Posted by : Wendy B Monday, 31 October 2011

I've been hesitant to start A Clash of Kings after finishing A Game of Thrones some time ago, despite loving both that book and its TV series, but with many friends picking it up and the second season pending, I've had sufficient motivation to do so, despite my dread of the brain power and time investment required.

Now that I've started it, I've realize that, despite the grandiose scale of the entire series, these are surprisingly easy reads. I assume that, having watched the series, it makes it much easier for me to keep track of the characters, but even then, there is still the immense history and the political intrigues to deal with - and really, there are A LOT of characters. Yet, I know them all. No Wiki or legend necessary. I've read, or tried to read other epic fantasies like the Shannara or Wheel of Time series, where the pacing is ridiculously ponderous, or the characters and events are so many and so confusing that I need to keep notes. Not so with this series.

I believe a key to this is George R.R. Martin's style choice to have each chapter told from the point of view of any one of many characters. Not every character earns POV status, but those that do easily cover those that do not. Martin also does not waste time with preamble. Descriptions are pithy and never out of place. He even provides histories to certain characters or events, yet does not take up a lot of space doing so.

I found myself exhausted after reading Game of Thrones and took a break before starting the series again, but I realize now that my mental weariness was not due to the writing itself, but the ideas the book inspired and how much time I spent yelling at Ned and Catelyn Stark.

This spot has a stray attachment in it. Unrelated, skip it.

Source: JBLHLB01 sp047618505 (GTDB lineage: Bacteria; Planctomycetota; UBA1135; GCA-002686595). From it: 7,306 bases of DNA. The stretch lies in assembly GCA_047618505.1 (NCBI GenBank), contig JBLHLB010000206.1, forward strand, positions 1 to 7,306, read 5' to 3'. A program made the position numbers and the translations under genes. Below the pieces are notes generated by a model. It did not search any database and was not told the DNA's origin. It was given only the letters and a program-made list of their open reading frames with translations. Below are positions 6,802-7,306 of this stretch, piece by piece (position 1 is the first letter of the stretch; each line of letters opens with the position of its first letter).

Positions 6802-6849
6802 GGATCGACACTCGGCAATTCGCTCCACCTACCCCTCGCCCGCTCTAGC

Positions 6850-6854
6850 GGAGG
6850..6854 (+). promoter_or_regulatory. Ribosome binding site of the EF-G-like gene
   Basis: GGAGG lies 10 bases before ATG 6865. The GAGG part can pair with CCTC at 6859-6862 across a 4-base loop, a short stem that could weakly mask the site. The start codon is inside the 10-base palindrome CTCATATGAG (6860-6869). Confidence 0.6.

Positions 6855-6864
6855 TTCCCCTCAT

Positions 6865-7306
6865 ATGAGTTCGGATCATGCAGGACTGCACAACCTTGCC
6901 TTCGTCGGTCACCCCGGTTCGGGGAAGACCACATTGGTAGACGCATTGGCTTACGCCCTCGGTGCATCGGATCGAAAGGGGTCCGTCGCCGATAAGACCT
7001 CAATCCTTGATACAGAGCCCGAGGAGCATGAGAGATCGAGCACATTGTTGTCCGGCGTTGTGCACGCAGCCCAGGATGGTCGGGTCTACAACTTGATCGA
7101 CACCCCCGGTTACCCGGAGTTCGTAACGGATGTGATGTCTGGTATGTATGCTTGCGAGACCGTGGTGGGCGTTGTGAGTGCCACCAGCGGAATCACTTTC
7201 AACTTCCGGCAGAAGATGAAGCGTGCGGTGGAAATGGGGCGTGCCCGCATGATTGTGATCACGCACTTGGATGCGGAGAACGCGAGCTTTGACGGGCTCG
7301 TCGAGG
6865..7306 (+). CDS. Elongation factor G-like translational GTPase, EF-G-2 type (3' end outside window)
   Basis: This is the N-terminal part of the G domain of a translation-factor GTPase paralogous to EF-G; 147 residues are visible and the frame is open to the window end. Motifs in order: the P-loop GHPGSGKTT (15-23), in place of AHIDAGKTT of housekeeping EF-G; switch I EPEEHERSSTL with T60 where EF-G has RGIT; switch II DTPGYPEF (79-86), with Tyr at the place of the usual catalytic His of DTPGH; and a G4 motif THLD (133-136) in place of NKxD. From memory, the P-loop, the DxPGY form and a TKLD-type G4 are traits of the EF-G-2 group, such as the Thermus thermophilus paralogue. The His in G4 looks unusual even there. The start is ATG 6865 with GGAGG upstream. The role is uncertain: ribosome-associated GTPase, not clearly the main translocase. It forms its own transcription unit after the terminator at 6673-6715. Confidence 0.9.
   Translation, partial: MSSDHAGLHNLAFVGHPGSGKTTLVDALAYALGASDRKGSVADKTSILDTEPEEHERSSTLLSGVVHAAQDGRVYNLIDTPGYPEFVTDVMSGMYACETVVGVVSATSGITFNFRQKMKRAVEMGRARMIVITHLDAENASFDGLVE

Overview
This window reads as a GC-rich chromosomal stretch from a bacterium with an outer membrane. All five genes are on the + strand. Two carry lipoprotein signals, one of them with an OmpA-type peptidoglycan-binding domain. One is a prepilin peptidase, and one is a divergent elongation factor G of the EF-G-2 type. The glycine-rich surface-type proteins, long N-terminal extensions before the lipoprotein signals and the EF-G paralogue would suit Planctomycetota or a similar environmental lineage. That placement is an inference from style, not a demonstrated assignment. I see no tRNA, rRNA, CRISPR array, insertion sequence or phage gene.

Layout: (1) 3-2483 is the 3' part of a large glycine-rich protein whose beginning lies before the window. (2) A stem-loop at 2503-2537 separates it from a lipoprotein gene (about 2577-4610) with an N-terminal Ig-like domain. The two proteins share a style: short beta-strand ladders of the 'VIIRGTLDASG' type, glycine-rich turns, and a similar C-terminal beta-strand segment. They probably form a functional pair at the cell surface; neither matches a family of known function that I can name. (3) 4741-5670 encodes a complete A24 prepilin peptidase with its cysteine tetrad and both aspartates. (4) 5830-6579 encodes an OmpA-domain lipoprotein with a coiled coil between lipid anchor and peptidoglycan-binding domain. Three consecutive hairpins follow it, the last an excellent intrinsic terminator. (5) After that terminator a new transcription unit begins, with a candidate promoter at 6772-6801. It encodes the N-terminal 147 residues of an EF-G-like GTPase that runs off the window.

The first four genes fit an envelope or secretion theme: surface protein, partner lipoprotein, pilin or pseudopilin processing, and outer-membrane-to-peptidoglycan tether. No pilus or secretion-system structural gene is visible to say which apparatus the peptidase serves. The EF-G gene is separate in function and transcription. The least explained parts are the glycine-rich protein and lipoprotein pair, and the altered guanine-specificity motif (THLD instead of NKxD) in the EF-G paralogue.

So now that I'm on A Clash of Kings, I am going to unleash my thoughts as I go along. Considering I've barely made it one hundred pages in and have managed this much already.....

Jon Snow
It is my suspicion that Jon Snow is not Ned Stark's son, but instead, the son of Ned's sister Lyanna by Prince Rhaegar Targaryen.

The exact nature of her relationship with Rhaegar is not presently clear, but shortly thereafter Rhaegar apparently abducted her. Robert and Brandon Stark believed that Lyanna had been taken against her will. Their anger over the event triggered Robert's Rebellion. After the sack of King's Landing, Eddard and six companions went to retrieve Lyanna at the building Rhaegar had named the Tower of Joy. They fought three Kingsguard knights stationed there, who killed all but Eddard and Howland Reed. Eddard found Lyanna dying in a "bed of blood" and clutching a withered wreath of blue roses. She forced him to make a promise to her, the contents of which are unknown, but which haunted Eddard for the rest of his life. She was sixteen years old at the time of her death. ~ A Wiki of Ice and Fire

I believe that part of the promise Ned made to his sister on her death bed (which, I suspect occurred because of child birth), was not to tell anyone of Jon's true heritage and to keep him from becoming a part of the game of thrones. Ned's honour to maintain his sister's promise trumped his honour to his wife, causing him never to tell even her the truth, even if it meant that Jon would grow up, not only mocked for the belief that he was Ned's bastard, but absolutely loathed by Catelyn.